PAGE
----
Owners Jim Bradford (depicted above), Donna Van Winkle and Joe Seipel were rewarded with an immediate following. It evolved into an institution known widely for its wacky interior and its diverse crowd; a place where blue collars, white collars and no collars got along famously.
When word got out in early March of 1999 that the Border was being sold, old customers and ex-staffers began making pilgrimages to the place for one last drink, one last connection to a piece of their youth. Although it had been rumored the Border was for sale for some time, what isn’t these days?
When Bradford -- a tireless photo-realistic painter with a curmudgeon’s sense of humor -- died in the summer of 1997, well, the future of the restaurant became much more complicated. Of the three owners, Jim had surely been the one who spent the most time bellied up to the bar, overseeing operations.
After managing the restaurant in its salad days, Van Winkle had gone to law school, become an attorney, and moved to Fredericksburg. Fifty miles is a tough commute for a late-afternoon beer.
That left Seipel, then-chairman of VCU’s sculpture department, to hold down the Happy Hour fort in the section of the restaurant known as the Power Corner. Although Seipel’s talent for convivial conversation is considerable, he had taken on time-consuming responsibilities over the years; fatherhood not the least of them.
So, it was time to turn the page. On March 14, 1999, the last night of the original ownership’s watch, a bagpiper played “Amazing Grace” to close the Border down. After playing a while for the crowd on hand he marched out the door, bagpipes caterwauling passionately, and it was done.
The scene brought to mind filmmaker Luis Bunuel’s apt comment in his autobiography, “My Last Sigh,” about a good bar being like a chapel. No doubt, most who were there for the piper’s last mournful note took with them a strong sense of that sentiment.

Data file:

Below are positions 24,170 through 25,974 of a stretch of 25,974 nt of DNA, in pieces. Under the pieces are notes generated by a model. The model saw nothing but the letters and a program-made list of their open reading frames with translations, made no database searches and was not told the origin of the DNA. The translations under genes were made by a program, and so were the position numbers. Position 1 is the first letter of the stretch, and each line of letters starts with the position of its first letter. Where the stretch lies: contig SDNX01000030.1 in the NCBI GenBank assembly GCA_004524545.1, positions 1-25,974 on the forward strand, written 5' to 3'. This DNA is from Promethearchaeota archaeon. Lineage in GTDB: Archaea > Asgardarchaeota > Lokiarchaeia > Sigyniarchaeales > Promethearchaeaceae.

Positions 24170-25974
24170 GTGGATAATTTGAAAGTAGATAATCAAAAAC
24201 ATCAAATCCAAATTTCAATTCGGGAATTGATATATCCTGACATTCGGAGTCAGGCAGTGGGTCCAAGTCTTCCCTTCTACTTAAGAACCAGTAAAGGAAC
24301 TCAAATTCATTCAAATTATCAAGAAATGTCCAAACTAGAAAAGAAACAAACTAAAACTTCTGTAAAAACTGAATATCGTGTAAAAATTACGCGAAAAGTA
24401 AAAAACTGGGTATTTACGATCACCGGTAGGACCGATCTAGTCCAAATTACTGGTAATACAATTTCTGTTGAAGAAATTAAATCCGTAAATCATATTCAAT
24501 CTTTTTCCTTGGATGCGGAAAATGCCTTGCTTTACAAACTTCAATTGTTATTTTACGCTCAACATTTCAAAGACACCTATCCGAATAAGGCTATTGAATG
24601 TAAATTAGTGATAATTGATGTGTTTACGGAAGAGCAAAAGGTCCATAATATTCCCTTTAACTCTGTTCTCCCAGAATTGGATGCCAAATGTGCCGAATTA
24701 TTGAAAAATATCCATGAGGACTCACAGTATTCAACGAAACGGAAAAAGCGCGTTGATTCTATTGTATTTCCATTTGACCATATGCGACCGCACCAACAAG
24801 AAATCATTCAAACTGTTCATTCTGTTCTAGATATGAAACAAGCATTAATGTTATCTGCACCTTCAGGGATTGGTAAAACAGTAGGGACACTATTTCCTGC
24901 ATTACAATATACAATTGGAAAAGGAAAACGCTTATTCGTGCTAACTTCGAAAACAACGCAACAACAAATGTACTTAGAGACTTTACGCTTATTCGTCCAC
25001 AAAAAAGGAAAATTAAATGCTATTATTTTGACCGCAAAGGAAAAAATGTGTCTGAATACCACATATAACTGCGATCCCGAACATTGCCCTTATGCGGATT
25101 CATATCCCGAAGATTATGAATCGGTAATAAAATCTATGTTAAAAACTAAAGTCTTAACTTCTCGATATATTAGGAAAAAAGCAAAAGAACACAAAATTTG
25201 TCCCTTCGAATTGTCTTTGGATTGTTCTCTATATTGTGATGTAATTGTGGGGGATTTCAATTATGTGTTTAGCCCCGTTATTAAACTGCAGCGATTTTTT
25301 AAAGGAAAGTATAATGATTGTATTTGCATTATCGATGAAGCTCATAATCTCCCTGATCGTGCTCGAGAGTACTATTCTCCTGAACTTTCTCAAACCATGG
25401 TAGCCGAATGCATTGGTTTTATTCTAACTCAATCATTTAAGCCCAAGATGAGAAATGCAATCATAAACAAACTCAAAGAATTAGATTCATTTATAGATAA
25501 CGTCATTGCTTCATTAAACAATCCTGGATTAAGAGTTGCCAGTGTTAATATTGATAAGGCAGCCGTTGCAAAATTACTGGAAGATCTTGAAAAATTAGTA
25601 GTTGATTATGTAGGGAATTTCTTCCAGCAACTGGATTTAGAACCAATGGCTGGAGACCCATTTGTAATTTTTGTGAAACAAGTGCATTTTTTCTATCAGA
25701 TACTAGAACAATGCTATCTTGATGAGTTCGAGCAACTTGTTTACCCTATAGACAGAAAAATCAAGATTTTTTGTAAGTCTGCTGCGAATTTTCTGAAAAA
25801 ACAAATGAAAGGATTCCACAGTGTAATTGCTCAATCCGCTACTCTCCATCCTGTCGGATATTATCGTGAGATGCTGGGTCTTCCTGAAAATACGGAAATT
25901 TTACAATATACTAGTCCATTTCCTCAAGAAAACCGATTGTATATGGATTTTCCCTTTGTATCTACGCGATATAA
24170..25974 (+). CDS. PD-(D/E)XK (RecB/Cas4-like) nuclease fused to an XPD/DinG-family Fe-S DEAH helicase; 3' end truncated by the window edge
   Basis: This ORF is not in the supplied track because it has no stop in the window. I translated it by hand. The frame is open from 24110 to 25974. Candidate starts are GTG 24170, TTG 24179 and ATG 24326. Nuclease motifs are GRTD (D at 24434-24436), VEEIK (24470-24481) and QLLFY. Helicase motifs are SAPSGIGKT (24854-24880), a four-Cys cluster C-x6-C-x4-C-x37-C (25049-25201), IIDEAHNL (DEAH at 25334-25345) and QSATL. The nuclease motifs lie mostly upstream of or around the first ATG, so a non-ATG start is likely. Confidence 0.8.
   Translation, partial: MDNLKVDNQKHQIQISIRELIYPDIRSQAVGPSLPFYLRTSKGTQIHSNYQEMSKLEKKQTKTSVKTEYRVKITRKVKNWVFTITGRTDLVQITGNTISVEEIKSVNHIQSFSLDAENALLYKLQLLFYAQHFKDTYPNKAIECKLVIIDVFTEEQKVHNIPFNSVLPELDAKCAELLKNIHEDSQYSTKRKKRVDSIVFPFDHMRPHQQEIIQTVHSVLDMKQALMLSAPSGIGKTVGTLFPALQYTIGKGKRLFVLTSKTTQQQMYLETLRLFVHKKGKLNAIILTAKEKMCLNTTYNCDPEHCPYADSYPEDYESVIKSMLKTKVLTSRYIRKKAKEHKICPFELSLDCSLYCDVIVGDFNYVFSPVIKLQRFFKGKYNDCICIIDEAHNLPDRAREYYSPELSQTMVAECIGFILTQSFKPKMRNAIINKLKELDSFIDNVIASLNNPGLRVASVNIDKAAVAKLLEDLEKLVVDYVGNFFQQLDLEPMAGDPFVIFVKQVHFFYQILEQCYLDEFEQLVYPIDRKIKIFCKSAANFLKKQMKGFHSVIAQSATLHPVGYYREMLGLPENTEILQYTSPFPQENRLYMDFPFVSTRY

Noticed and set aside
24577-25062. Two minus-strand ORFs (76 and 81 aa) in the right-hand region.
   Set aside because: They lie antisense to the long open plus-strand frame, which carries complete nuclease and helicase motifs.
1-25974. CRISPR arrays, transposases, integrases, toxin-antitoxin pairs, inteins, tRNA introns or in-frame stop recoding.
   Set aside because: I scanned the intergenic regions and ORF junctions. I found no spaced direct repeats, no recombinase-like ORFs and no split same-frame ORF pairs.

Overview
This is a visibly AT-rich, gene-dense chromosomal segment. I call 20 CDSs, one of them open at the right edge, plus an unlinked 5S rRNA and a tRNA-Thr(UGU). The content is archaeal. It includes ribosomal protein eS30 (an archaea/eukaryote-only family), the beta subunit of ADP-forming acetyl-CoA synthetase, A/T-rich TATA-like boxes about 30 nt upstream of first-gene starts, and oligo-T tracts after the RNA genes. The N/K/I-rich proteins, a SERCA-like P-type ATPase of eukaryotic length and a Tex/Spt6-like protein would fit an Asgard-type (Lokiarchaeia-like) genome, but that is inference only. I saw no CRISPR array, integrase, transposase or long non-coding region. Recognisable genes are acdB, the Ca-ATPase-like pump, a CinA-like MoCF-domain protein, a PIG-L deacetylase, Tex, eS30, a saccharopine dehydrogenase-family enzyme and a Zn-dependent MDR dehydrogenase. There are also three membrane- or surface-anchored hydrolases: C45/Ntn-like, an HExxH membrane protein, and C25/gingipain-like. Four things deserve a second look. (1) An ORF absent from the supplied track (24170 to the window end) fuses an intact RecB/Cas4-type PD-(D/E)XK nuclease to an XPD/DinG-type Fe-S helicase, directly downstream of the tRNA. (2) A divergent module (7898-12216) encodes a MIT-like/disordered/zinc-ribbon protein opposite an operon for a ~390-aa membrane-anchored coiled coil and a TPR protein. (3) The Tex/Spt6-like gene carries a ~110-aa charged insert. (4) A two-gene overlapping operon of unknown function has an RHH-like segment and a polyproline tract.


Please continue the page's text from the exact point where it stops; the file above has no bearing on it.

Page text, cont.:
Then new owners decided to honor a date the old owners had made with Burnt Taters (now with a different drummer they are known as The Taters) for a March 26 CD release party. That meant keeping the business open under the old banner for a few more days and putting off the renovations. As it turned out, the delay set the stage for quite a finale.
What followed was an auction event on the actual last night of operation as the Texas-Wisconsin Border Café. At six o’clock Page Wilson and Reckless Abandon gave the makeshift stage in the front of the room over to the selling off of the bar’s wild and eclectic collection of wall decorations and somewhat art-like objects. They pulled down the framed pictures, the stuffed animal heads, the signs, and you name it. What went on was part wake, part fund-raiser, part souvenir-grab and all party.
The bidding at times resembled a feeding frenzy, as people climbed over one another to throw three figures at stuff, some of which wouldn't go for five bucks at a yard sale. The crowd cheered as each bid drove the price higher.
An attractive young woman who had been a regular customer got caught up in the spirit while bidding on a stuffed squirrel’s butt. A roar went up each time she raised the stakes to best her rivals. When she won the bidding battle everyone ordered another round.
The more absurd the prices got the more fun was being had by those who were lucky enough to have been there for what was truly a one-of-a-kind event. Since the money raised from the auction all went to the Bradford Scholarship Fund at VCU, more than $10,000, the harm couldn’t be found.
The Border was a happening unique in an age of conformity. It is much missed by a saloon diaspora, who attend Happy Hour services in various bars, here and there, telling their stories about what was one of the most memorable Fan District bars in a neighborhood that has seen a few good dives.
Note: The image above, which depicts Jim Bradford seated at the bar, is the fourth of my new Fan City Series of prints. Click on the image, itself, to enlarge it.
It is a reduced scan of Fan City Series No. 4 -- "Big in the Power Corner" -- a 13" x 19" print on archival quailty paper with a matte finish. All of the posters in the Fan City Series are going to be the same size. I can't say how delighted I am with the splendid quality of the state-of-the-art printing process that is being used. It has spawned a whole new wave of creativity.
Click here to see the other three images (which include “Fan District Cat,” “NRBQ at High on the Hog” and Thirty Good Years”). Each run is limited to 45 prints of the particular image. Each print costs just $45.00. To ask questions or to buy one of prints please contact me:
PO Box 14761, Richmond, VA, 23221